Letter to the Editor - Certified Results - Sullivan’s Island Election
Sullivan’s Island election
Congratulations to Sullivan’s Island Mayor-Elect Mike Perkis, who won a narrow victory over Mayor Carl Smith in the election on May 7. The final numbers are very revealing: Mike Perkis received 459 votes out of 905 total votes cast. There were a total of 446 write-in votes in the mayoral election, of which 430 went to Mayor Carl Smith.
That all works out to 50.7 percent of votes for Mr. Perkis - a very bare majority and just six votes more than necessary to avoid a run-off. Given that there were a total of 446 write-in votes in the mayoral race, that means a total of 49.3 percent of Sullivan’s Island voters supported someone other than Mr. Perkis for mayor.
Under South Carolina election law, a run-off election is required unless a candidate garners more than 50 percent of the votes cast.
In the case of the election, that number was 453 votes and Mike Perkis received 459 votes. Had a run-off election been held, the names of the top two vote getters in the race Mike Perkis and Carl Smith, would have been placed on the ballot.
Mr. Perkis’ 29-vote margin (involving a write-in candidate) should finally be a shake and wake-up call to Sullivan’s Island Town Council.
The 58 percent turnout emphasizes the passion on both sides of this issue.
The fair solution is, of course, to follow the law, finally respect both the law and constituents and give island residents their referendum. It is interesting to note that the number of votes keeping Sullivan’s Island out of a run-off situation - six - is equal to the number of town council members who continue to vote to deny Sullivan’s Island residents a vote on the referendum.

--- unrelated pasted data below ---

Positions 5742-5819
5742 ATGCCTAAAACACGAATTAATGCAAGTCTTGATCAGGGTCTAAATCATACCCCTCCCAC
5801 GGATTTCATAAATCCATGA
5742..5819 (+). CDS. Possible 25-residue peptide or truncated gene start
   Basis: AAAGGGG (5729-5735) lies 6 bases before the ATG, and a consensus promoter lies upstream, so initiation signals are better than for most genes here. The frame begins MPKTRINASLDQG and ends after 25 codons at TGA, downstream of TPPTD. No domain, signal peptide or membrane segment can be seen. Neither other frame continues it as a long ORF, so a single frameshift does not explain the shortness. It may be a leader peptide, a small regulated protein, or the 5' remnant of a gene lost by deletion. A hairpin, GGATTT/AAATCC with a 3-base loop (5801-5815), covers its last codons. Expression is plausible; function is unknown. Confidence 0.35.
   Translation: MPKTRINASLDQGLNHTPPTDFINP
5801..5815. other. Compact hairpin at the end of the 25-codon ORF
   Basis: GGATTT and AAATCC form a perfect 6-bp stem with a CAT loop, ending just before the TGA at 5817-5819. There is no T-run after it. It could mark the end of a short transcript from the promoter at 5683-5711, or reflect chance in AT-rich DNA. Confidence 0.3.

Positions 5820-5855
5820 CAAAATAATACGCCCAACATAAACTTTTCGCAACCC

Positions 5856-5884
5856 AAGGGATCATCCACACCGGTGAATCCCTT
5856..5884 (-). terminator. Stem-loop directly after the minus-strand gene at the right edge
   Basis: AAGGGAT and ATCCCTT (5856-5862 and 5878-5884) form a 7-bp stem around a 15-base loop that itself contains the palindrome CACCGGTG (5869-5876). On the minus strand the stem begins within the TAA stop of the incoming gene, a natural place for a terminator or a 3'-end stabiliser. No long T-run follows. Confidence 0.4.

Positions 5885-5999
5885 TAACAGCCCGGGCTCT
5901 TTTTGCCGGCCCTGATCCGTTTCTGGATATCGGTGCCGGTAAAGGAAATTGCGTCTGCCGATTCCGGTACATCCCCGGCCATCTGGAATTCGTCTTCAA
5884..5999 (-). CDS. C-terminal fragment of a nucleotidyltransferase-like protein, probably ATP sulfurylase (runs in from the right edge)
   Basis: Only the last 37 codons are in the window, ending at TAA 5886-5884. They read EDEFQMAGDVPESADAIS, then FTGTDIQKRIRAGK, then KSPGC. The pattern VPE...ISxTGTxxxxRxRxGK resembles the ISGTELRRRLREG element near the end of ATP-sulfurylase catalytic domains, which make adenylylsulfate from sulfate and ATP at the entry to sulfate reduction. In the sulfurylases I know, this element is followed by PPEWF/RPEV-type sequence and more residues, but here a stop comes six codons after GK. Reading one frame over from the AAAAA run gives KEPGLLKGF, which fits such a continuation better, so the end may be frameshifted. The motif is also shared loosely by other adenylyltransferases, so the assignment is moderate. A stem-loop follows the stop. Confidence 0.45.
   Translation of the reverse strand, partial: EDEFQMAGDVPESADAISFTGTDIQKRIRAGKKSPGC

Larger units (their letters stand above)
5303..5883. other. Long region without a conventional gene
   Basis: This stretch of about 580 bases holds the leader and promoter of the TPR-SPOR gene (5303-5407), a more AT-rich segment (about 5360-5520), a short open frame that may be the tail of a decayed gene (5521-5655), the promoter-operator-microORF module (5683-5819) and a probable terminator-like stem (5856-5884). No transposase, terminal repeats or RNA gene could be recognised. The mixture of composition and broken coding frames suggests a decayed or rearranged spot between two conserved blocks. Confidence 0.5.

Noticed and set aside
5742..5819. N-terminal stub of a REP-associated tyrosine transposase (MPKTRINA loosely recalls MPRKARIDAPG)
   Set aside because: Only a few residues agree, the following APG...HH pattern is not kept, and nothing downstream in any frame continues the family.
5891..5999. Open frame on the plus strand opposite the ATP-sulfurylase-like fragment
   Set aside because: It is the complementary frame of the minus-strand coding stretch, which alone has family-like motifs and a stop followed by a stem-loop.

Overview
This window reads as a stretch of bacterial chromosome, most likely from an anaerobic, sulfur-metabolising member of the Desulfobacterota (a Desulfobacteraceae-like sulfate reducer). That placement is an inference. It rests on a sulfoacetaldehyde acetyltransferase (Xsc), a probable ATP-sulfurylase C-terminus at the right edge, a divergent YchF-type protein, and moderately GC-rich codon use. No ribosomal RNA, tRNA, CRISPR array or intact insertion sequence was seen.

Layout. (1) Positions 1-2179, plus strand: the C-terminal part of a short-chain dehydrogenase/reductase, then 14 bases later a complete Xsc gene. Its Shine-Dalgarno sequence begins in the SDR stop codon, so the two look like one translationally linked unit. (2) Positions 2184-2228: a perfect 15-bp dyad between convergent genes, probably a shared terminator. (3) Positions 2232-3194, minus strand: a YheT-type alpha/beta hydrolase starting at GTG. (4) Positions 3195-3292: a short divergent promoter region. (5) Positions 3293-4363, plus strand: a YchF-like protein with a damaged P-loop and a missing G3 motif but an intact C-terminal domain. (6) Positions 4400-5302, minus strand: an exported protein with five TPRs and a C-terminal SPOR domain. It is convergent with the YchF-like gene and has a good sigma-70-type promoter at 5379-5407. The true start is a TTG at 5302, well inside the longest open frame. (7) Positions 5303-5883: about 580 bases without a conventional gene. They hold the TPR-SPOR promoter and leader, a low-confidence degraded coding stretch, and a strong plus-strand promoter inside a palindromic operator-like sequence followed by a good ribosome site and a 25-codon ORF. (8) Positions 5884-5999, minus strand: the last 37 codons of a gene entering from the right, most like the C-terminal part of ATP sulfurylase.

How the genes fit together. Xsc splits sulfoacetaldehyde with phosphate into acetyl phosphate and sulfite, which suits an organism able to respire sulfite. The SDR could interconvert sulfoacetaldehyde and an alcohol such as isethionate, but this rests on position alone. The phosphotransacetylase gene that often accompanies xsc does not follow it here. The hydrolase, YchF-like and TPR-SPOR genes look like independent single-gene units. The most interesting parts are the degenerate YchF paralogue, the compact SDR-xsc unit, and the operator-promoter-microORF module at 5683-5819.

Mr. Perkis says he wants to “unite islanders” and “establish a dialogue with the people who voted against him.” Let’s begin with talks on when to schedule the legal/certified referendum on the school.
A referendum on the size and scope of the school is the one thing that will unite and heal Sullivan’s Island. Allow islanders to at last have their vote. That is Democracy 101.
I don’t know which was funnier - the 2013 Spoleto Festival poster, or The Post and Courier’s reporter’s tortured prose trying to explain its meaning.
For well over a decade small businesses have complained loudly about the affordability of health insurance. Efforts to address this problem have been controversial and often too partisan.
That is why it is important to publicly recognize legislators who are problem solvers and forge a bi-partisan solution to benefit are small businesses and individual policyholders.
Representatives Robert Brown, Wendell Gilliard, Jenny Horne, Chip Limehouse, David Mack, Jim Merrill, Samuel Rivers, Mike Sotille, Leon Stavrinakis and Seth Whipper have joined more than half the members of the South Carolina House of Representatives in sponsoring H.4095.
Thirty-five Republicans and 39 Democrats have found a way to address a critical issue that is making health insurance unaffordable for everybody.
Right now those with health insurance pay higher premiums to cover the uncompensated care of the uninsured, who are mostly low income. For a family policy this additional cost is about $1,000 a year. This cost shifting or “hidden tax” will only go away when most citizens have some form of health insurance.
House Bill 4095 would help low-income citizens obtain private insurance using effective managed care organizations and health savings accounts. Through the effective utilization of federal funds, today’s uninsured and insured South Carolinians will realize the benefits of affordable health insurance without adding significant expense to the state taxpayers.
We applaud the leadership of these Representatives in pursuing affordable health insurance for our small businesses and citizens.
Frank Knapp Jr.
President & CEO
South Carolina Small Business Chamber of Commerce